Becoming Echo: Finding Identity
There once was a spider called Echo. Echo grew up as a special little spider, adored by his mother in a way that bespoke of the two shaping tragedies associated with his birth. The first was the fact that, due to a massive storm that season, he was the egg of that batch which had hatched. In fact, his egg had dangled precariously on a gossamer thread which had miraculously held as his tiny body broke through the shell. The second tragedy was the death of his father just a few days after Echo’s birth, taken in an instant by a sparrow hawk just as he was crossing back over a thread that he had laboured long and hard to stretch across a huge space between two high branches.
In the life of a spider such early tragedy and wounding can set a life trajectory that can find its marks in the ways a web is spun. It can potentially cloud and muddle the motives and purposes for which it is spun. For to continue to gain the adoration of his mother, the bereaved widow spider, Echo believed he had to take the place of his late father and spin a web between the huge space between those branches that had been the site of this legendary spider’s demise. And with the arrival of another older male just two seasons later to spin elaborate webs designed solely to attract the interest and adoration of his mother, Echo, despite his still tender age, had to redouble his efforts.
While the psychological appreciation amongst spiders might lag a little behind their human counter-parts, who can tie themselves up in knots with such stuff without so much as the tiniest thread to show for their efforts, the "father wound" for a young male spider can always find its emotional externalization in a tangled web. And so it was for Echo. His only response to his growing entanglement was to redouble his efforts, even if his doing more and more of the same achieved less and less satisfaction, and less and less attention from his mother. Then there was the scorn of the one who had moved in to become his stepfather. Echo was also blind to how the tragedies he considered to be his, and his alone were also his mothers. These sorrows did etch their way into his mother’s spider psyche. For a long time she could do little more than weep and place her diminished energies into the care for her lone offspring. When, after a long period, her attention returned to her web making, she was less concerned with their functionality and more with their exquisite design. Indeed, if she worked through part of the night the morning dew would settle on their gossamer strands, making it almost impossible to distinguish dew droplets from her tears, with each tiny orb containing the sun’s rays and reflecting in miniscule the world around them.
Echo’s web making efforts continued to flounder. A wise elder spider once commented that you could tell much about a spider’s soul by examining the webs they spun. It is a pity that spiders as a whole are often too busy to keep records or be more fully attentive to such things. That Echo’s tangled efforts told a story each and every day troubled his mother. After her most tentative suggestions met with angry rebuffs, she chose to remain silent even though it pained her deeply to witness her son’s struggles. He constantly overstretched his strands in his strivings for size, and even on the rare occasions when a dew drop would momentarily settle, he would stamping his feet at another tangle, and the life-giving moisture would quickly drain away. So preoccupied could Echo be with a section of a web, that if any of what, in spider language was a word akin to "manna," became caught in the web it had time to free itself before being noticed. Often tired from over-exhaustion, constantly hungry and thirsty, Echo became more and more withdrawn from the other spiders, hostile towards them and the world and angry at nothing and everything at the same time.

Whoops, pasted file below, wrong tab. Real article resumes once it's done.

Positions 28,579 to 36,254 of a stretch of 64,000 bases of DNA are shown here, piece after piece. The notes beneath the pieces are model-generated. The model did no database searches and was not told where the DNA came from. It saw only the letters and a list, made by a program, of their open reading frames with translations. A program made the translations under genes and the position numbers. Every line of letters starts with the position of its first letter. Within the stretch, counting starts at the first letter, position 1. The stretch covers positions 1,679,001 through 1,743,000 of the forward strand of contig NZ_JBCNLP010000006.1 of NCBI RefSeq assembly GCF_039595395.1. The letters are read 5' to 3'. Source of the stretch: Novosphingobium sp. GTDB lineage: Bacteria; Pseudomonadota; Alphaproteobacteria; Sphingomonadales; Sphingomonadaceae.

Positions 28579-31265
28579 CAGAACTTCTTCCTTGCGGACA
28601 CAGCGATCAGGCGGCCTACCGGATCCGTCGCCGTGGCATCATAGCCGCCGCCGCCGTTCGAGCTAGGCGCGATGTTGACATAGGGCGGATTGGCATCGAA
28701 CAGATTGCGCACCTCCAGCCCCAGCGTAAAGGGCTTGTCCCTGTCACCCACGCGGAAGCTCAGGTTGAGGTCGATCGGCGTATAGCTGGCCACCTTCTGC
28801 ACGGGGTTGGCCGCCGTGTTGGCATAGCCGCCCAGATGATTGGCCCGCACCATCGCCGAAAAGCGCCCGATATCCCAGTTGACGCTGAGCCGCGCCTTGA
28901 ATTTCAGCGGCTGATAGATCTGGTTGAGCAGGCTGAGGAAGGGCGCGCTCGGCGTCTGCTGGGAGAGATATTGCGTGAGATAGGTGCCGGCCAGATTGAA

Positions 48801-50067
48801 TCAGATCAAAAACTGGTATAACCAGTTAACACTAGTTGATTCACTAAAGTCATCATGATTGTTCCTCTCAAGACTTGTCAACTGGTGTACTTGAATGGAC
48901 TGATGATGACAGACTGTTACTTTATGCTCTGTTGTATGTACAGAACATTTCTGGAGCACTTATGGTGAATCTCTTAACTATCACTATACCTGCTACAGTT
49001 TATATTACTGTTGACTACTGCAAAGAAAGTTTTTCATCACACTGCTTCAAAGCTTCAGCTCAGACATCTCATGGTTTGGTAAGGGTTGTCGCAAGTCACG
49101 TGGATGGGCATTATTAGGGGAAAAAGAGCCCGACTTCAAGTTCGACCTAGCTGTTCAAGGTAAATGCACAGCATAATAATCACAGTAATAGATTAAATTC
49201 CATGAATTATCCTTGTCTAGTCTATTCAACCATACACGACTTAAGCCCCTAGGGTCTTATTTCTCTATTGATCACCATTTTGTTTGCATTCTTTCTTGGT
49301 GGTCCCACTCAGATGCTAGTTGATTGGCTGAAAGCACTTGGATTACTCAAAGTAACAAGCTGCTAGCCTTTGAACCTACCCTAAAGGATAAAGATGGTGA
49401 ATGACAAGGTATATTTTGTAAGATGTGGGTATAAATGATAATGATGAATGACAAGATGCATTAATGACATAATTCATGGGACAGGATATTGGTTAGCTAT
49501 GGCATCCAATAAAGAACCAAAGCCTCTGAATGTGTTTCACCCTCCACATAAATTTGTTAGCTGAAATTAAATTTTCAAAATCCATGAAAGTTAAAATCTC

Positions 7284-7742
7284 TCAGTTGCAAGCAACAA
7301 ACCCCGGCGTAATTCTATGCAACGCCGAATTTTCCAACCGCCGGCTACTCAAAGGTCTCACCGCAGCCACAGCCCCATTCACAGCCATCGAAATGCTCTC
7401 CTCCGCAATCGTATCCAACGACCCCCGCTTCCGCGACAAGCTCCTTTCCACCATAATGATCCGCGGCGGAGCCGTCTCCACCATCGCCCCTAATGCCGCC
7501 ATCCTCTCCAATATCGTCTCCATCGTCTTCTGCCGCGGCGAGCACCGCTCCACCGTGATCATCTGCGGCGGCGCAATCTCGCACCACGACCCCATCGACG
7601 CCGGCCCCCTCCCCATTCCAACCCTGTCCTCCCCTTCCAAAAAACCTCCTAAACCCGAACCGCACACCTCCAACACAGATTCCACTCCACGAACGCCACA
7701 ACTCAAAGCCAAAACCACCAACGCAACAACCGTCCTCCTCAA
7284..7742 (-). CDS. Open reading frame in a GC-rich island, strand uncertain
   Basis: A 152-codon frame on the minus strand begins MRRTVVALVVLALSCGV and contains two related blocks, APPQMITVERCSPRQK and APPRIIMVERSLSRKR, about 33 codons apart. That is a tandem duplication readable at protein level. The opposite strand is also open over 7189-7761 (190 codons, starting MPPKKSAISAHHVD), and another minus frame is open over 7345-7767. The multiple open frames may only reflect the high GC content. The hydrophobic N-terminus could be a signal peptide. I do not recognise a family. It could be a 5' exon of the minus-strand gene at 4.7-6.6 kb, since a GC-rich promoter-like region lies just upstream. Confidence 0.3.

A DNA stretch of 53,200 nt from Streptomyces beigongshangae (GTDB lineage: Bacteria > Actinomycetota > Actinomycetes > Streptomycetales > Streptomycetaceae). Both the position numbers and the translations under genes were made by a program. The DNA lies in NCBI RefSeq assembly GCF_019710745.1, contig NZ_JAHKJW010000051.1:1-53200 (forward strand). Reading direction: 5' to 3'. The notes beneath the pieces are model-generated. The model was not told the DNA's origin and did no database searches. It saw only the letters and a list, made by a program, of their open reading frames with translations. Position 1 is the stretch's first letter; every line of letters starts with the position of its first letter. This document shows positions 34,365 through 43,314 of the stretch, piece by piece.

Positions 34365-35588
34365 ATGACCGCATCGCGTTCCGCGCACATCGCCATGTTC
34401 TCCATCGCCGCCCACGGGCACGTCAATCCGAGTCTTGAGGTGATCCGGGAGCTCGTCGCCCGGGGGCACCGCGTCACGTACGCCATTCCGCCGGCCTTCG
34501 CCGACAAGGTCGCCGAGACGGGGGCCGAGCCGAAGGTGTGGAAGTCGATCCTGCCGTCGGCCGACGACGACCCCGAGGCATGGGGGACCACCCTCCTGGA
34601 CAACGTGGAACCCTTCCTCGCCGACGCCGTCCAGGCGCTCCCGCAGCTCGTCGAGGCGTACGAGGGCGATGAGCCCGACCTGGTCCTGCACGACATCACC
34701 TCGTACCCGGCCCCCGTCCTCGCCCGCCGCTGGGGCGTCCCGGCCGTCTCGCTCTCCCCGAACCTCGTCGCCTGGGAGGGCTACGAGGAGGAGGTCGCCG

Even a spider, with all their legs and cunning, can eventually come to the end of themselves! This could be a moment of crisis. When it came, Echo’s his mother’s stopped her web art and silently and patiently watched over her distressed son. It almost broke her heart to witness him close in on himself, his legs wrapped tightly around his body as if to find embrace. “Is he dead,” a spider friend inquired of his mother. “No,” she replied, “not dead as in dead.” As the friend did not understand this response, and did not wish to trouble a sorrowing mother by seeking clarity, she stopped her spinning and settled down beside Echo's mother to watch and wait with her.
Within his leggy embrace, Echo found no consolation. With no energy to project his anger and discontent at others, its residue of anger and shame seeped inwards causing him to rage against himself. Even with the inner nagging that mimics the voice of a taskmaster spider and appeals to one’s insatiable need for approval and recognition, Echo could not disentangle his legs in order that he might resume spinning. “You have to will your eight legs to move,” the voice continued, but apart from a slight tremor in one, nothing else moved. Though Echo had previously accepted this inner voice, real or not, to be his driver, he simply could not respond, but rather added some of the juice of resentment to the dark torrent which raged within him. “Can’t he see the state I’m in,” Echo muttered so loudly that he startled himself and caused another leg to tremble uncontrollably.